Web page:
Sexual abuse
Child sexual abuse describes any incident in an adult, adolescent or child uses their power and authority to engage a minor in a sexual act, or exposes the minor to inappropriate sexual behaviour or material. A person may sexually abuse a child using threats and physical force, but sexual abuse often involves subtle forms of manipulation, in which the child is coerced into believing that the activity is an expression of love, or that the child bought the abuse upon themselves. Sexual abuse involves contact and non-contact offences.
Sexually abusive behaviours can include the fondling of genitals, masturbation, oral sex, vaginal or anal penetration by a penis, finger or any other object, fondling of breasts, voyeurism, exhibitionism and exposing the child to or involving the child in pornography (CFCA Resource Sheet, 2015: Bromfield, 2005; US National Research Council, 1993).
How many children are sexually abused?
Up to 8 percent of males and 12 percent of females experience penetrative child sexual abuse and up to 16 percent of males and up to 36 percent of females experience non-penetrative child sexual abuse (Price-Robertson, Bromfield & Vassallo, 2010).  Adult retrospective studies show that 1 in 4 women and 1 in 6 men were sexually abused before the age of 18 (Centre for Disease Control and Prevention, 2006.
Who is most likely to be sexually abused?
Whilst all children are vulnerable to sexual abuse, girls are more likely to be sexually abused than boys. Disabled children are up to seven times more likely to be abused than their non-disabled peers (Briggs 2006).
Who sexually abuses children?
Most sexual abusers are male although females also do perpetrate abuse (McCloskey & Raphael, 2005).  Some offenders are serial perpetrators – high risk, others opportunistic (due to lack of control) and some situational (Irenyi, Bromfield, Beyer, & Higgins, 2006). Most adults who sexually abuse children are not mentally ill and do not meet the diagnostic criteria for “paedophilia” i.e. are sexually attracted to children.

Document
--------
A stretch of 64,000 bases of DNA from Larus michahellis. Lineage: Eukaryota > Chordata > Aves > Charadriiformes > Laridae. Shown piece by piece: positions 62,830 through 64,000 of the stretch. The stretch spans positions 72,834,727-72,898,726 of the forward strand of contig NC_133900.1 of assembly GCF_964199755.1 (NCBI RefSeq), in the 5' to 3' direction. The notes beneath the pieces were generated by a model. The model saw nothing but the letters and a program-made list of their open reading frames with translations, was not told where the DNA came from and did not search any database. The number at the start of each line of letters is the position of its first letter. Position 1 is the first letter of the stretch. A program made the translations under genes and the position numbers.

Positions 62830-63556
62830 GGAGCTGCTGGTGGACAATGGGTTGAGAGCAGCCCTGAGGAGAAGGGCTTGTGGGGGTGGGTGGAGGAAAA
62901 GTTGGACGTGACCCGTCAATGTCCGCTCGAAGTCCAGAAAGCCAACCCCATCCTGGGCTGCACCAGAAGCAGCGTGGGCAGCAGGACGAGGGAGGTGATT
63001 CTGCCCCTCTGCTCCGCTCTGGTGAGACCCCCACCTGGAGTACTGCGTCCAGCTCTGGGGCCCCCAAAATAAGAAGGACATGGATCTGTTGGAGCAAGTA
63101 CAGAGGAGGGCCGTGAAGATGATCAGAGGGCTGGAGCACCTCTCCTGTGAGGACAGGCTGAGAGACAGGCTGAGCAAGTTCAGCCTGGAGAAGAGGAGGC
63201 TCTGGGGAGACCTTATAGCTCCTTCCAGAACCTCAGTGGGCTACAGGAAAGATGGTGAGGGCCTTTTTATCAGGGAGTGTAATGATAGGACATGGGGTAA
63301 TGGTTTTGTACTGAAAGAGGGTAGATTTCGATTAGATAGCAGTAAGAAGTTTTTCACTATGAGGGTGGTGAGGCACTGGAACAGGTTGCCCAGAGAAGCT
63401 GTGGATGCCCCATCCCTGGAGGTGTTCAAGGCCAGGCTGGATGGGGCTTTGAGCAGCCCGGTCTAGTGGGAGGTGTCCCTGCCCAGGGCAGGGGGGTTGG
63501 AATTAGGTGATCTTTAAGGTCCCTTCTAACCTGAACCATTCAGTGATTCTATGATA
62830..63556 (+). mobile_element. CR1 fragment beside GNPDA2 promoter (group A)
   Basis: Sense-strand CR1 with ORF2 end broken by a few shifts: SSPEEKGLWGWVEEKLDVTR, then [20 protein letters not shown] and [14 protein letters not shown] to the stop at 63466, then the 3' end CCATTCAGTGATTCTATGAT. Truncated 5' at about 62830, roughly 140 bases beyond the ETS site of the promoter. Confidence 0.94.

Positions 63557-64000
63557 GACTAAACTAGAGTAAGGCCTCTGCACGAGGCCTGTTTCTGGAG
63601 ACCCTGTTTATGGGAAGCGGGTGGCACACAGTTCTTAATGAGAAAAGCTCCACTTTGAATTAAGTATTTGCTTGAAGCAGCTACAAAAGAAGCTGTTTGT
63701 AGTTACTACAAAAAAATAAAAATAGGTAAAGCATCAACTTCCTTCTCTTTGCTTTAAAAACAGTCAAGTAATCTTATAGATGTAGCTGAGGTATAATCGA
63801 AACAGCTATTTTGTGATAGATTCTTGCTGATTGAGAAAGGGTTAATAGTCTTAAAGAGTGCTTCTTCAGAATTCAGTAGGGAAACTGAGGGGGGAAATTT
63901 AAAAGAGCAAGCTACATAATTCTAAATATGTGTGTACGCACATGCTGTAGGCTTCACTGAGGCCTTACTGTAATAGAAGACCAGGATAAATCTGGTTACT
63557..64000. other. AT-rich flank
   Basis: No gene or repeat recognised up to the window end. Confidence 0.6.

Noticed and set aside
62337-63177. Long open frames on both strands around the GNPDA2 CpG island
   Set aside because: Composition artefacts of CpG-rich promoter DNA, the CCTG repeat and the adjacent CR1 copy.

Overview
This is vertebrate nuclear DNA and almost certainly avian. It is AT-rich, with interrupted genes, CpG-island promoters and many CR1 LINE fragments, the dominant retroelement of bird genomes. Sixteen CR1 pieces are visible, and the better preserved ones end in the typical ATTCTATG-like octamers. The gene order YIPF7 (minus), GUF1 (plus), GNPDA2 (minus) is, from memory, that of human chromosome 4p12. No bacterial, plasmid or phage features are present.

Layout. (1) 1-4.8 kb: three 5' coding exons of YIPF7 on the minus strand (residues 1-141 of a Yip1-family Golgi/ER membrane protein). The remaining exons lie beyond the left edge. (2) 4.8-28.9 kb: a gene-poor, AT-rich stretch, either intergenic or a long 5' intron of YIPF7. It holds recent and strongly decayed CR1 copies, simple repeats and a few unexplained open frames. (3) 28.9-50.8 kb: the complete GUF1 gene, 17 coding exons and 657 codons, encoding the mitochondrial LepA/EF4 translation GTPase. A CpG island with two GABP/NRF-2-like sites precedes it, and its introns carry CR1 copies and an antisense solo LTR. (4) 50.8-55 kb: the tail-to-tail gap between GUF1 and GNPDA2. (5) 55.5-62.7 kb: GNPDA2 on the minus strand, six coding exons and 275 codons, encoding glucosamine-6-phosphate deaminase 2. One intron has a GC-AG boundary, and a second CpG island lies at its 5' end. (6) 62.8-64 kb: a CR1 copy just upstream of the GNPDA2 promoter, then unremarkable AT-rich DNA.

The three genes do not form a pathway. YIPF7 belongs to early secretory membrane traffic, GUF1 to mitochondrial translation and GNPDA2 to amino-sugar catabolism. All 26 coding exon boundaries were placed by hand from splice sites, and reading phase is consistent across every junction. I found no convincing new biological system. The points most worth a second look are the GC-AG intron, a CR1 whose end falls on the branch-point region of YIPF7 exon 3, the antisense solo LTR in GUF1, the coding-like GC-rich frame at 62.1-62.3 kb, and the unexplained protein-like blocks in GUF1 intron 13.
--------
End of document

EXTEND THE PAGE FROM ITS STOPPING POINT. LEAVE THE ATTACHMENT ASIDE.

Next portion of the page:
Signs in childhood
Sexually abused children exhibit a range of behaviours, including: withdrawn, unhappy and suicidal behaviour; self-harm and suicidality; aggressive and violent behaviour; bedwetting, sleep problems, nightmares; eating problems e.g. anorexia nervosa and bulimia nervosa; mood swings; detachment; pains for no medical reason; sexual behaviour, language, or knowledge too advanced for their age
Signs in adulthood
Adults sexually abused as children often experience poorer mental and physical health than other adults (Draper et al., 2007). They are more likely to have a history of eating disorders, anxiety, depression and other mental health issues, substance abuse, self-harm and suicide attempts. Sexual abuse is also associated with difficulties in interpersonal relationships, self-esteem, completing an education and maintaining employment.
Organised sexual abuse
Organised sexual abuse refers to the range of circumstances in which multiple children are subject to sexual abuse by multiple perpetrators. In these circumstances, children are subject to a range of serious harms that can include child prostitution, the manufacture of child pornography, and bizarre and sadistic sexual practices, including ritualistic abuse and torture (Salter M., 2012).
What are the circumstances in which children are subject to organised sexual abuse? 
Many children subject to organised abuse are raised in abusive families, and their parents make them available for abuse outside the home. This abuse may include extended family members, family “friends”, or people who pay to abuse the child (Cleaver and Freeman 1996). Other children are trafficked into organised abuse by perpetrators in schools, churches, state or religious institutions, or whilst homeless or without stable housing.